I must be from a different generation than you guys, I quite like the look. Its not a work of art like a Retrotec or an Orbea, its more of the Industrial art/ metal sulpture/ Transformers(cartoon/movie) feel, dare I say it a refreshing view on the same ol’ Boring bike.

    Part of that Is that Ti plate, a new Totally different way to add suspension to a bike.

    I’m still waiting on the Leaf Spring suspended bike.

  7. Gamelin Says:

    I don’t think the look is bad at all. It’s just different from the norm. Full out rear shocks have much less aesthetic appeal than what this can have, we’re just used to them. And if they did decide to make it look ‘cleaner’, all it would take would be to recess the bolts a little and round off some corners.
    Cool stuff!

  8. Guitar Ted Says:

    Well, for those of you not digging the look, have some patience already! Sheesh! I did write that it was going to be refined, didn’t I? And this design is not new in it’s basic workings. As I have mentioned, other bikes exist with a similar suspension design and I think they are rather ordinary in appearance actually. Once built up, designs like this one tend to be kind of hidden from view.

    Anyway, kudos to Brendan for showing this work in progress, warts and all. He didn’t have to and maybe he shouldn’t have. 😉

    I’m willing to bet that the aesthetics will be very refined before Brendan signs off on the Song. More importantly, I’m betting it works even better!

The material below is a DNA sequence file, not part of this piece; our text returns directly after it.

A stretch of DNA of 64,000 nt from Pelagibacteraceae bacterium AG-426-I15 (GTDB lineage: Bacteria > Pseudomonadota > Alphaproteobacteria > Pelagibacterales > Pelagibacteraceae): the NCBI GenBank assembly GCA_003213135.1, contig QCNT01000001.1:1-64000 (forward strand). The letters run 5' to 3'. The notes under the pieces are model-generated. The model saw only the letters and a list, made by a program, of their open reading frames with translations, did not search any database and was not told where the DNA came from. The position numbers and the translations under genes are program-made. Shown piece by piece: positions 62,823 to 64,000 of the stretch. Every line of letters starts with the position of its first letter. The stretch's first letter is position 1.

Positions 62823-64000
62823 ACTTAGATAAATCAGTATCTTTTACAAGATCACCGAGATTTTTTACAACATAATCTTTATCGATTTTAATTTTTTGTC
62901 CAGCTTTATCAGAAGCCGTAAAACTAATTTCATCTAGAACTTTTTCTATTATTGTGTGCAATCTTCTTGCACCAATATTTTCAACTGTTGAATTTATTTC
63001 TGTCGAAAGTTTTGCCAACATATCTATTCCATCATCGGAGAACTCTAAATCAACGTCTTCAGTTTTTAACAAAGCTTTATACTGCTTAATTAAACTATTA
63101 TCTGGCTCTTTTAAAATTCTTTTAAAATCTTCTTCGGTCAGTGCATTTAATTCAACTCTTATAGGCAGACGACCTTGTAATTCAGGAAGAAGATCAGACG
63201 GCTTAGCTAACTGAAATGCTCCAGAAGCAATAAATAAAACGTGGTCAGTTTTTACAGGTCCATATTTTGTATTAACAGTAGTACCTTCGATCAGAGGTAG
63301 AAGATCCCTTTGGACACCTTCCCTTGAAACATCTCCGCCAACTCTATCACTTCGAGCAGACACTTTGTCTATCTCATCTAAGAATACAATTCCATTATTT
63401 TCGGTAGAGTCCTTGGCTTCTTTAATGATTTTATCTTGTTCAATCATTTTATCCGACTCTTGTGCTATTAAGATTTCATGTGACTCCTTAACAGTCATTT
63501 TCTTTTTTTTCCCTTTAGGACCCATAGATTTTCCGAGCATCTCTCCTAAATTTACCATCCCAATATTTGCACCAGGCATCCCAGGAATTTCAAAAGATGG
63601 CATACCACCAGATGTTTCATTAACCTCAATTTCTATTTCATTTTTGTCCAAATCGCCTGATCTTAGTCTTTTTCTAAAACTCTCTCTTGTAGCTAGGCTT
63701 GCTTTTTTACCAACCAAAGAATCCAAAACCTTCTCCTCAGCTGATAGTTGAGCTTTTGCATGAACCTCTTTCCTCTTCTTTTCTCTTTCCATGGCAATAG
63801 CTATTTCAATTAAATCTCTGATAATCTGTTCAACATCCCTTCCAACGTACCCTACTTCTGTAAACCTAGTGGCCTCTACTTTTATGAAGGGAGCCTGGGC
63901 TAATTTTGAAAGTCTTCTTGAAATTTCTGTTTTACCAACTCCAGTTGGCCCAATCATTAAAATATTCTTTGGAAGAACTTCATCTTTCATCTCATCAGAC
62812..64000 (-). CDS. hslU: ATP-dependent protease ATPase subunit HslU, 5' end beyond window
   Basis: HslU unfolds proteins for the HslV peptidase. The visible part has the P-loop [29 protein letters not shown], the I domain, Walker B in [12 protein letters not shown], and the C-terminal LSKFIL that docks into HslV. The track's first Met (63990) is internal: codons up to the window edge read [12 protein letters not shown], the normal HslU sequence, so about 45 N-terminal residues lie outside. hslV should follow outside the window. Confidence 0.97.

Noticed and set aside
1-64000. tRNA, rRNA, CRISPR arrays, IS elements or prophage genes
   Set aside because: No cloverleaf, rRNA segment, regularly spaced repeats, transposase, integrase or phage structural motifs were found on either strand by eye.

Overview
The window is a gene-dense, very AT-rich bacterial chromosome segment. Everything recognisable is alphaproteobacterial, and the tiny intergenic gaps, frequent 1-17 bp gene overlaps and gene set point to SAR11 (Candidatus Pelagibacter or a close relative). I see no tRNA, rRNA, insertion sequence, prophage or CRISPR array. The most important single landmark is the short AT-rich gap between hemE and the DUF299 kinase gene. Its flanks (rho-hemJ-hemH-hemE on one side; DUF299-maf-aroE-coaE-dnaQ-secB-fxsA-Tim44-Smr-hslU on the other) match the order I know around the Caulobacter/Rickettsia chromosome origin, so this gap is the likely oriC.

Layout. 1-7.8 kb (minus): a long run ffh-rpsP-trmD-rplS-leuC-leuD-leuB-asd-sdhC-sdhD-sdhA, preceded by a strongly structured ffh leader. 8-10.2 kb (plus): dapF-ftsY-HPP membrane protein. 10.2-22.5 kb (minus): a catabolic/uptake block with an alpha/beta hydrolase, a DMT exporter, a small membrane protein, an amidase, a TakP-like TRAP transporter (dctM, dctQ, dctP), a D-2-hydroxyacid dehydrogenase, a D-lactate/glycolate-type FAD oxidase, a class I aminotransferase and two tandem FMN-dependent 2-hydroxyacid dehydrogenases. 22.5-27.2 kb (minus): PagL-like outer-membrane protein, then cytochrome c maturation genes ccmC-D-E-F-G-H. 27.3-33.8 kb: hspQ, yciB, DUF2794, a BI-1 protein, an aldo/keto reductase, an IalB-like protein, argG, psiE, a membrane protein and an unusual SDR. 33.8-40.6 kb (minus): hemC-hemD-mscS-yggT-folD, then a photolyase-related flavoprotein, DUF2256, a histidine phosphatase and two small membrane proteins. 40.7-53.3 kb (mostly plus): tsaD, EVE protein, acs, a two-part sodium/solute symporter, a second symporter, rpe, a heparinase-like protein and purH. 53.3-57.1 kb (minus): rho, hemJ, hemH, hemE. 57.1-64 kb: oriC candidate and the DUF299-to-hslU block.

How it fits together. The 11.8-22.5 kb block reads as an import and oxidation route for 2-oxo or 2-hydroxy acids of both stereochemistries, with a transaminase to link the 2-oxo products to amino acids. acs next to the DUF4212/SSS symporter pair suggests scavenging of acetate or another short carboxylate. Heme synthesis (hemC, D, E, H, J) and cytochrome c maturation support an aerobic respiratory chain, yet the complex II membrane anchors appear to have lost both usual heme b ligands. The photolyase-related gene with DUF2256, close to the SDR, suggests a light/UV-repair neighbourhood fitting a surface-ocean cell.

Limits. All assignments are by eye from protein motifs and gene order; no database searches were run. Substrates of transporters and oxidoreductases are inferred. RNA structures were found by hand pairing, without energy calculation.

9. Walt Says:

    TiSports has been making something essentially identical (a cnc’d titanium plate that takes the place of the chainstays and serves as a flexible “pivot”) for well over a decade.


  10. kinkcrazy Says:

    I got a chance to pedal around on another proto Song this weekend at the Tour of the White Mountains and again in Tucson. I got to follow Mary dialing in her Song for Moab. I was blown away by how active this thing actually is. I’ve followed riders on Dos Niners and never have I seen the “suspension” actually work. This Siren motors! Needless to say, I’m more than interested even after being a dedicated believer in the hardtail for years. I’ve been grilling Brendan about the nitty gritty details and I can assure all of you folks crying ugly will be impressed by future iterations.


  11. Vecsus Says:

    I’ve always been a function over form kinda guy. If it works well I don’t really care what it looks like. Although I do happen to think the Siren design looks good. I ride a rigid 29er right now but am planning to add something like a soft-tail or light FS in a year or two. I will have to follow the development of the Siren. I love the concept.

  12. Kid Riemer Says:

    In response to Mattg’s statement above re: the Dos Niner. Rest assured, the Dos Niner’s 1″ of rear travel does work.

    An O-ring on the shock is present and is easily checked to make sure a rider is running through their travel.

    Keep in mind that 1″ of travel is hardly ‘full-suspension’ and neither is it intended to be. It is there to take the edge off of hits that the 29″ wheel size doesn’t smooth out.

    If a rider isn’t seeing their O-ring move on a Dos they need to lower the amount of air pressure. It is a low pressure shock. Riders should move through the 1″ of travel frequently during a ride, much different than a 5″ travel bike where you should max travel only a few times per ride on big hits.


  13. Mike Says: